Casebere said the price of power from the plant is presently less than BMU’s average cost of power. With gas prices expected to remain low for some time, he said the Fremont plant will play a significant role in keeping electric rates steady.
“The plant will run whenever the price of power is cheaper than the market price. For example, in January the price of power from the plant was $6 less per megawatt than the market. We expect it to run quite a bit because the price for gas is low and AMP has already purchased blocks of natural gas.”
The Fremont facility utilizes two natural gas-fired turbine generators to produce electricity and the excess heat from the combustion process is used to generate additional electricity via specially designed steam turbines, called heat recovery steam generators. The process enhances the efficiency of electricity generation by capturing heat that would otherwise be wasted, so it is less impactful on the environment.
The Fremont plant also adds a feature known as “duct firing”. Gas burners are added to the heat recovery steam generator, increasing the quality of the steam, which translates into more electricity being generated by the steam turbines. Since this requires the use of additional natural gas, it is used in times of peak energy demand, allowing the unit to provide much needed peaking power.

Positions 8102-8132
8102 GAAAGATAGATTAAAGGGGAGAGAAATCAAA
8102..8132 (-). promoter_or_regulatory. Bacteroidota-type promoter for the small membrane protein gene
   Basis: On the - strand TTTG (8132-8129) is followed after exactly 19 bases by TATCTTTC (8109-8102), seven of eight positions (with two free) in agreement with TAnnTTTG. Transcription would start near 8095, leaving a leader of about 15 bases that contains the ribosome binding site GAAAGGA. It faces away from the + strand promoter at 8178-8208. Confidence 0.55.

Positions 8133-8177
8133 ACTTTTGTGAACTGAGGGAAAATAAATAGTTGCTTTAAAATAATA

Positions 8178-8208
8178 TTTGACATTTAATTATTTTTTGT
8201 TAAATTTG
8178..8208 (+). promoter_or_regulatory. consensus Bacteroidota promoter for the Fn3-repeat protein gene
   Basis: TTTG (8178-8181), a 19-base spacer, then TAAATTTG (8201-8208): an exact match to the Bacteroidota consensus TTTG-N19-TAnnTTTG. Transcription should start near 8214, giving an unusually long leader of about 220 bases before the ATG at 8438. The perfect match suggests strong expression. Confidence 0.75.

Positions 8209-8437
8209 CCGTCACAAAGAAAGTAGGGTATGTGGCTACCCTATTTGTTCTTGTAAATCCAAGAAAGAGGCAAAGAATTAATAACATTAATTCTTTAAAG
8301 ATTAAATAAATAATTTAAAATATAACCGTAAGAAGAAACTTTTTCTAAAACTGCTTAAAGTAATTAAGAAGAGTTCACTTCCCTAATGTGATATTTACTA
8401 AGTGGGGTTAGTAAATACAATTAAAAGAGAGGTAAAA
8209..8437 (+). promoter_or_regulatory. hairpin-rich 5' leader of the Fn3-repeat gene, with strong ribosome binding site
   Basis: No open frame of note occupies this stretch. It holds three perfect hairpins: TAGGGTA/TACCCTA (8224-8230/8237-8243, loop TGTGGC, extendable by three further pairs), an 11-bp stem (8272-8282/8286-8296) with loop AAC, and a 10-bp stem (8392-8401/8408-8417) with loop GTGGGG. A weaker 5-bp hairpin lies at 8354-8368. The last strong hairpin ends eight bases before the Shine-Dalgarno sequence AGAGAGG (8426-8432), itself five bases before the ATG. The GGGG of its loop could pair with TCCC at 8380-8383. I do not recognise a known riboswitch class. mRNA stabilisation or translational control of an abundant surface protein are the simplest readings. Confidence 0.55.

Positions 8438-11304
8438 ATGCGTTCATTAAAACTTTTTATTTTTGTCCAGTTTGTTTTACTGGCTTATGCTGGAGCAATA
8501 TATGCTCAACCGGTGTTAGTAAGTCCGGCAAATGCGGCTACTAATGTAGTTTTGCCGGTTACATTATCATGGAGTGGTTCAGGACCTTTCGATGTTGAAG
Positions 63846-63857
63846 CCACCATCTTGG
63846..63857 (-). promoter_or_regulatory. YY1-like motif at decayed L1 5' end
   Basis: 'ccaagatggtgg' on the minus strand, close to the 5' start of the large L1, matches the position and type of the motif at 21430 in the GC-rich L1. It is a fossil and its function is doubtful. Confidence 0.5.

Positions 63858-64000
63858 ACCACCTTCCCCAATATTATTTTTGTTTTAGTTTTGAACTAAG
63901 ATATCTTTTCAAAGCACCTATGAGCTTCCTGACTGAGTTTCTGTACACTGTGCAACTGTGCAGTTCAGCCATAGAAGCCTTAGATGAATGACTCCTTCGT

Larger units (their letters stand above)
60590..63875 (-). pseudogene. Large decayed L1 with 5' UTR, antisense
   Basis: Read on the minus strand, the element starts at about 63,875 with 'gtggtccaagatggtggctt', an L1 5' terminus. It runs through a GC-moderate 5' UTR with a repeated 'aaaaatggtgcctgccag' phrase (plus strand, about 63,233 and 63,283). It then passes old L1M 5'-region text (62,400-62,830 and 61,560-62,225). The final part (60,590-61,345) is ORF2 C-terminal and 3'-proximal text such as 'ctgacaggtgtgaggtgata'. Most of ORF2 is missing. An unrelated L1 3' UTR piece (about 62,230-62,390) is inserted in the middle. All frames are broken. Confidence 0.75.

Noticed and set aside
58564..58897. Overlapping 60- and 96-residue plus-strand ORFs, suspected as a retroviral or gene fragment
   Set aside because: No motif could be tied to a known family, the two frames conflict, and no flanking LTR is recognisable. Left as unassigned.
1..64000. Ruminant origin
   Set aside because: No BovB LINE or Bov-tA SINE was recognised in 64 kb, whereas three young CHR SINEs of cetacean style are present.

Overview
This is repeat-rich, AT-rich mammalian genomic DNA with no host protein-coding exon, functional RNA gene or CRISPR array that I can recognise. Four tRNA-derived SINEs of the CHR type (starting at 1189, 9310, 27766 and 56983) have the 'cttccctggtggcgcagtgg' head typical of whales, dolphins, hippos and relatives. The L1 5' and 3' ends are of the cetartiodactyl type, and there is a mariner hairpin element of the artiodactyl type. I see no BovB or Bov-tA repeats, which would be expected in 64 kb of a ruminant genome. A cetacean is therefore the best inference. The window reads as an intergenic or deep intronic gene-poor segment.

Other local AMP members participating in the Fremont Energy Center are Edgerton, Holiday City, Montpelier, Napoleon and Pioneer.
I believe the Fremont plant was an original "Enron" project from several years ago. Finally up and running after all that headache.
Tenaska has/had 2 gas fired plants planned for construction in Pa. but no updated news is available since 2010...Anyone know what happened to these projects ?
With the WV Moundsville coal burner shutting down there will be GT in its place MY BET so they can hook into the grid with plenty of gas.
Going NG, oil, NGL or a combination of any or all three would be a good thing for the Moundsville operation. I hope it comes to fruition someday soon.
The power industry is under coal contracts for years from now...possibly up to ten years in some cases. Those "working" power plants are looking to the future, I am certain of it. Its got to be a nightmare constantly dealing with the ever changing EPA regs. all the time. I don't know how they do it? Let's hope that large amounts of NG is in the mix for their future plans. It would take huge investment to actually go "brick and morter" on a new modern NG facility and years to build a significant one at that (7 to 10 years with all the regulations today probably). Retrofit of an operation will probably happen sooner? Although, getting several of those new NG turbines lined up in an old factory/facility/shuttered steel mill in the Ohio Valley may be a good investment if you could sell the power into the grid at a profit?
I still think if the profit potential was there, as in return on investment, why wouldn't a group of landowners who are trying to make some interest $$ off of their royalties put together a "co-op energy group"? Surely a tax savings and incentive... yes - no ???